The Impact Of Brexit On The Spanish Economy

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The UK has been a member of the European Union club for 43 years and Spain 30. In those long period both countries have created a special relationship. Afi’s analysts explain which points of the Spanish economy will be the most affected by the UK decision to leave EU and to what extent?
Basically,Spain- UK relationship has been highlighted by the huge inflow of people (tourists as well as migrants) and the substantial amount of Spanish direct investment in Great Britain (especially in the financial and telecommunication sectors).

In the trade sphere, Spain’s trade surplus with the UK stands at 1.3% of the former’s GDP in 2014. Furthermore, “and unlike other big economies in the euro area, Spain has a trade surplus in both goods and services with the UK (the latter a result of tourism),” Afi’s experts say.

The UK is the fifth most important destination for exports of goods and services from Spain, accounting for nearly 7% of the total. The UK is also particularly important for the automobile and aviation industries (vehicles as well as engines), the food sector (food and drink) and the pharmaceutical industry.

Brexit may have a negative impact on these trade flows, given that the expectations are for British consumers confidence and purchasing power to decline (the pound’s depreciation). How important the impact might be will finally depend on the kind of bilateral agreement reached between the UK and the EU, as well as the time it takes to conclude the negotiations.

 

Foreign Direct Investment

The UK is the main destination for Spanish foreign investment, accounting for 15.2% of Spain’s direct foreign investment (DFI) in 2014 (and around 5% of the total DFI in the UK)

For its part, Great Britain is also a significant source of DFI for Spain; UK investment accounts for 11.4% of total DFI (37 billion euros). Furthermore, the UK is Spain’s leading foreign investor in terms of accumulated investment since 1993 (when the historical series began). Its strongest presence is in the tobacco, telecommunications, financial services and retail sectors.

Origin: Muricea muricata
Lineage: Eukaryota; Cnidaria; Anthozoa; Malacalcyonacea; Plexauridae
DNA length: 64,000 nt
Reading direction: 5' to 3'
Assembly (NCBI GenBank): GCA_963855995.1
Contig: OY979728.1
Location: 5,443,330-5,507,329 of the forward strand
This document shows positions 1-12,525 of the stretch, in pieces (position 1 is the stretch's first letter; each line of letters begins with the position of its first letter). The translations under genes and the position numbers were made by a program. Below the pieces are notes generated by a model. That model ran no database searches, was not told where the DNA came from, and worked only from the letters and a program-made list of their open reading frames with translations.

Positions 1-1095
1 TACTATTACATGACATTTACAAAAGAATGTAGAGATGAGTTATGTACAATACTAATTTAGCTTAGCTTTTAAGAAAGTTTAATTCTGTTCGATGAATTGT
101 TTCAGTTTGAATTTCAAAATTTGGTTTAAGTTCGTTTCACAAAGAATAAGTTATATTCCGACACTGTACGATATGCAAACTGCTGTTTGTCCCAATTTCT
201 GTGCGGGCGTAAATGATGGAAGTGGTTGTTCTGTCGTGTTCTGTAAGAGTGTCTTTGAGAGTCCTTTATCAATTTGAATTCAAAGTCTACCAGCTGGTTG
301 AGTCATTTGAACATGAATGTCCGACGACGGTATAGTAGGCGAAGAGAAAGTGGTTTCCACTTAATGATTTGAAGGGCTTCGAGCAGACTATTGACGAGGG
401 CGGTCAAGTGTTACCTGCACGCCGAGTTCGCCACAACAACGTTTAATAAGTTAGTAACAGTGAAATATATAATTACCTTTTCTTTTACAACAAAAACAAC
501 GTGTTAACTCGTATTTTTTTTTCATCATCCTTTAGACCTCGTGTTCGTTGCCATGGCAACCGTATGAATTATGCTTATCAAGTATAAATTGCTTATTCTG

Experts explain that “as is the case for the other EU economies, the uncertainty surrounding the regulatory changes which Brexit might produce could affect the investment flow between the two countries. At the same time, the pound’s depreciation would have a negative impact on the profits of Spanish companies with subsidiaries in the UK.”

Spanish DFI in the UK reached 62 billion euros in 2015, channeled mainly towards the financial (35%), telecommunications (33%) and energy supply sectors (10%).

 

Financial sector

The Spanish economy is particularly exposed to Britain’s financial sector via Banco Santander and Banco Sabadell (owns TSB).

“It’s estimated that Santander UK holds 10-12% of British current accounts, while TSB has around 5%. In 2015, the UK accounted for 28.6% of Santander’s assets and  30% of net profit. TSB accounted for 20.7% of Sabadell’s assets and 17.2% of its profits,” analysts at Afi remind.

In total, Spanish banks had credit claims against British counterparts worth 412 billion dollars in the third quarter of 2015, just a little behind Germany (417 billion dollars) and the US (447 billion dollars).  The majority of these claims correspond to the non-financial sector (for example, consumer or corporate loans). On the other side of the coin, UK financial institutions’ claims against Spanish counterparts are significantly lower (26 billion dollars).

In any case, the fact the Spanish banks just have subsidiaries in the UK should limit the impact of Brexit. Apart from the uncertainty, the pound’s depreciation will have a major impact as it will reduce the amount of profits the banks can repatriate.

On the other hand, Brexit will be a shock for the British economy which could increase the number of defaults, with the consequent effect on banks’ capital.

“We think Spanish banks will have the option to support their UK subsidiaries or not. In the medium term, they will also have to deal with regulatory costs as they adapt to a new regulatory framework”, Afi affirms.

Migrant and tourist flows

This is one of the most important risks for the Spanish economy as UK represents the main market for Spain’s tourism industry: British tourists account for almost 25% of the total number of visitors to Spain. In 2015, Spain received over 15.5 million British tourists who spent 14.057 billion euros, or 20.9% of the total tourist expenditure in Spain (and a figure which represents a 10.3% rise on 2014).

  • According to data from the National Statistics Institute, approximately 300,000 British people live permanently in Spain, which makes them the third largest nationality after the Romanians and the Morrocans. The British Embassy has calculated that there are also another half a million British citizens who live in Spain on a temporary basis during some part of the year.
  • In the opposite direction, the UK is the main destination for Spanish immigration, taking in 14% of all Spanish immigrants. According to estimations, Spanish immigration to the UK rose 25% in 2014 from a year earlier.

Brexit’s short term impact on tourism will depend on the pound’s depreciation, to the extent that it reduces the British people’s purchasing power. But the relatively low level of prices in Spain (compared to other destinations like France) may partially offset this effect.

Finally, and as far as domestic policy is concerned, Afi says that despite the fact that the UK and Spanish governments have not always been allies in this area, Spanish industry could suffer from resentful over the loss of a liberal member at the heart of the EU.

 *Image: Flickr / UK in Spain

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